It is 1950. A man turns up to report a murder. His own. By slow poison.
From the classic American film noir of D.O.A. to the contemporary stage, Lucy Guerin’s Motion Picture has been sending critics (like yours truly) into raptures, captivating audiences and winning awards since it debuted at Dance Massive in Melbourne back in March 2015. Much more than a dance version of an old black and white movie (or just another clever way to use video), it is a fascinating, multi-layered exchange between the two- and three-dimensional performance spaces.
Roll the clock forward almost two years and Motion Picture is touring Europe, playing in venues from Paris to Dusseldorf. Indeed, as Dance Informa gets on Skype with ensemble member Richard Cilli, the company is in Brugge, Belgium, where it is five degrees and raining outside.
Fresh from his success as an emerging choreographer in Sydney Dance Company’s New Breed programme late last year, Cilli is back on stage, this time under Guerin’s astute and particular direction. It is doubtless a fascinating transition for the dancer-cum-choreographer.
“Just to be able to put your head into someone else’s process and their artistic values and how they work in the studio you get to learn so much,” he explains. “The little things that she might say before a show — you know, maybe a note about performativity or something — it always comes from such an interesting angle, and it keeps you thinking about the work. It keeps it really alive, and that’s something I’ve really learnt from.”
As a member of Sydney Dance Company, Cilli is well versed in the passionate creative process under the tutelage of Rafael Bonachela, so the switch to working with Lucy Guerin has provided not only the opportunity for contrast and compare but also the chance to jump into a fully evolved and much admired work.
“Lucy visits the themes from so many different angles,” he says. “Sometimes you’re exploring abstract physical concepts, but then at other times there’s psychological or dramatic elements or there’s theatrical things. There’s a lot more skills than just dancing or just acting. You really do have to perform in a lot of ways all at once.”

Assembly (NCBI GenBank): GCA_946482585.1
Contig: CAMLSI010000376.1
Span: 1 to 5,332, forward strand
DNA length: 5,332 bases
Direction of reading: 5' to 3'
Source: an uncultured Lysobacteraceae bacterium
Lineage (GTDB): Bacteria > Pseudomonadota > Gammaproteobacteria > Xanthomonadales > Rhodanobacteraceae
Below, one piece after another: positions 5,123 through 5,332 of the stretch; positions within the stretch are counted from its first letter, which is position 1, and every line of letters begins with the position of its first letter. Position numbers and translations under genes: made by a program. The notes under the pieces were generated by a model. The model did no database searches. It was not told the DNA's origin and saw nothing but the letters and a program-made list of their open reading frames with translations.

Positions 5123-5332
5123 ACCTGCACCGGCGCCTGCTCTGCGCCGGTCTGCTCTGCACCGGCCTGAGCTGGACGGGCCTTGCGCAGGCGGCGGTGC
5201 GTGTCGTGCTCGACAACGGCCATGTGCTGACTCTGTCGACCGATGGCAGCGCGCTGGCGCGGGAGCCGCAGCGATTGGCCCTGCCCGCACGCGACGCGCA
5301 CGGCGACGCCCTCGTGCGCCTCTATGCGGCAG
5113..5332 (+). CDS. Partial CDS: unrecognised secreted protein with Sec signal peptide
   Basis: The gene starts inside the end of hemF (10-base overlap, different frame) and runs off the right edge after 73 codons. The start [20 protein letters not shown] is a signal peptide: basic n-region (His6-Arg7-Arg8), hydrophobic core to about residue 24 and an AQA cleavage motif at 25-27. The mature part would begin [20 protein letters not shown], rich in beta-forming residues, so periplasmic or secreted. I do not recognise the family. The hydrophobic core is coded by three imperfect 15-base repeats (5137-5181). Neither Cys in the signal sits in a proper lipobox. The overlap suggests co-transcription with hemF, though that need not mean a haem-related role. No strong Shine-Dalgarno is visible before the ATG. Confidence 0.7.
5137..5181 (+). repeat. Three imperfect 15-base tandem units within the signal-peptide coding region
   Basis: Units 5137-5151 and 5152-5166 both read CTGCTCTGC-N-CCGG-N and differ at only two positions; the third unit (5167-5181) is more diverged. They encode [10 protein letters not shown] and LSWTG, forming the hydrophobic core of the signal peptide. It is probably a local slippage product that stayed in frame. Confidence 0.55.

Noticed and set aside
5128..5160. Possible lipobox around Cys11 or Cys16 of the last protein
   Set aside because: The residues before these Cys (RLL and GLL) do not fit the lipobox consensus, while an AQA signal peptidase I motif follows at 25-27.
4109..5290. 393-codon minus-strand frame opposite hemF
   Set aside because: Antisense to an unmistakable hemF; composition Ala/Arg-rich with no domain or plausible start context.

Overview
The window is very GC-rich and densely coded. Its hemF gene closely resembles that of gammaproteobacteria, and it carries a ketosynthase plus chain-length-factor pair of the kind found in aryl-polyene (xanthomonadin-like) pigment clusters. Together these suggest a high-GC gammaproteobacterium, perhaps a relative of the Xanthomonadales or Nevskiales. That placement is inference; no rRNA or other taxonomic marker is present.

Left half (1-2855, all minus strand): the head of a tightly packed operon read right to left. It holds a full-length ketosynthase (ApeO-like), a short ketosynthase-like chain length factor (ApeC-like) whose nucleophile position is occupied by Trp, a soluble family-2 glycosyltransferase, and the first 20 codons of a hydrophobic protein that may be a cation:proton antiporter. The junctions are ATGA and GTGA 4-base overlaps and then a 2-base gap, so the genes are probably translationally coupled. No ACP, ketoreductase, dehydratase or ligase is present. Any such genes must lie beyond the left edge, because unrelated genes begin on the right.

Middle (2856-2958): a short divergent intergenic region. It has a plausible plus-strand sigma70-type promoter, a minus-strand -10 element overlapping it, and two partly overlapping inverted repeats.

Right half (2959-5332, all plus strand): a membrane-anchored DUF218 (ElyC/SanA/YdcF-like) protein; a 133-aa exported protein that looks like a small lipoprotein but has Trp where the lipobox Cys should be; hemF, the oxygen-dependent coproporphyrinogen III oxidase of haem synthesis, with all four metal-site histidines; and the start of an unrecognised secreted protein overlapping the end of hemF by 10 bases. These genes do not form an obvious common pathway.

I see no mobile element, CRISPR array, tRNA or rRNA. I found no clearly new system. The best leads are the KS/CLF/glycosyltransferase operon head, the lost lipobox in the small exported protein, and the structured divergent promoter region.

When Motion Picture first appeared two years ago, Cilli’s part was being danced by Kyle Page (now heading up Dancenorth in Townsville). Indeed, when Cilli was first drafted into the work, he had only seen it on video. “I was a bit overwhelmed,” he recalls. “It was so impressive. The dancers’ accuracy, their ability to copy with very high fidelity what was going on on the screen, or being able to interpret the screen in real time was exceptional. You know, when we first did a full run, I realised just how many levels there are. It’s a very clever work.”
Since then, he admits that his appreciation for the piece has grown. The beauty of Motion Picture is that what begins with mimicking soon morphs into a much more nuanced psycho-emotional investigation. In addition, it confronts the audience with a stark choice between screen and stage. As Cilli contends, “It becomes a conversation between two artforms, between pre-recorded performance and live performance. Also, because the audience do have to choose a lot of the time, the focus is really on them. They’re caught in between the two artforms. I wish I could be an audience member because it must be such an interesting experience for them.”
But of course, when we spoke, Cilli was in the midst of having his own “interesting experience” as a member of a small touring party. Along with Lucy Guerin herself, he’s been sharing time and dinner tables with the likes of Lauren Langlois, Lilian Steiner and Alisdair Macindoe. “It’s so great to be to riff on things and talk about practise,” he enthuses. “Everyone’s got such a different approach to it. It’s such a good group. There’s a really great vibe and, you know, you get to travel through Europe at the same time.”
Once the Motion Picture tour concludes in Orleans in early February, however, Lucy Guerin Inc. will plunge headlong into two more productions back home (Attractor for Asia TOPA and Split for Dance Massive). It’s a phenomenally packed schedule, not simply time-wise but also conceptually across three quite distinct dance beasts.
Cilli laughs, partly in sympathy, partly out of sheer respect. “It all happens very efficiently with Lucy,” he says. “And very quickly. She trusts her dancers a lot. She puts a lot of faith in their ability to bring it to the level that she’s expecting by the time the curtain comes up. She has a great ability to draw these performances out of people, so you know, she’ll pull it off alright.”
For a performer with aspirations to become a dancemaker, Cilli is simply loving the masterclass. “It’s interesting to come into Lucy’s work, into a piece that’s very complex because the way that she approaches work is very different to anything that I’ve done before.”
For more information on Lucy Guerin’s Motion Picture and for tickets for the remainder of the show’s tour, click here.
By Paul Ransom of Dance Informa.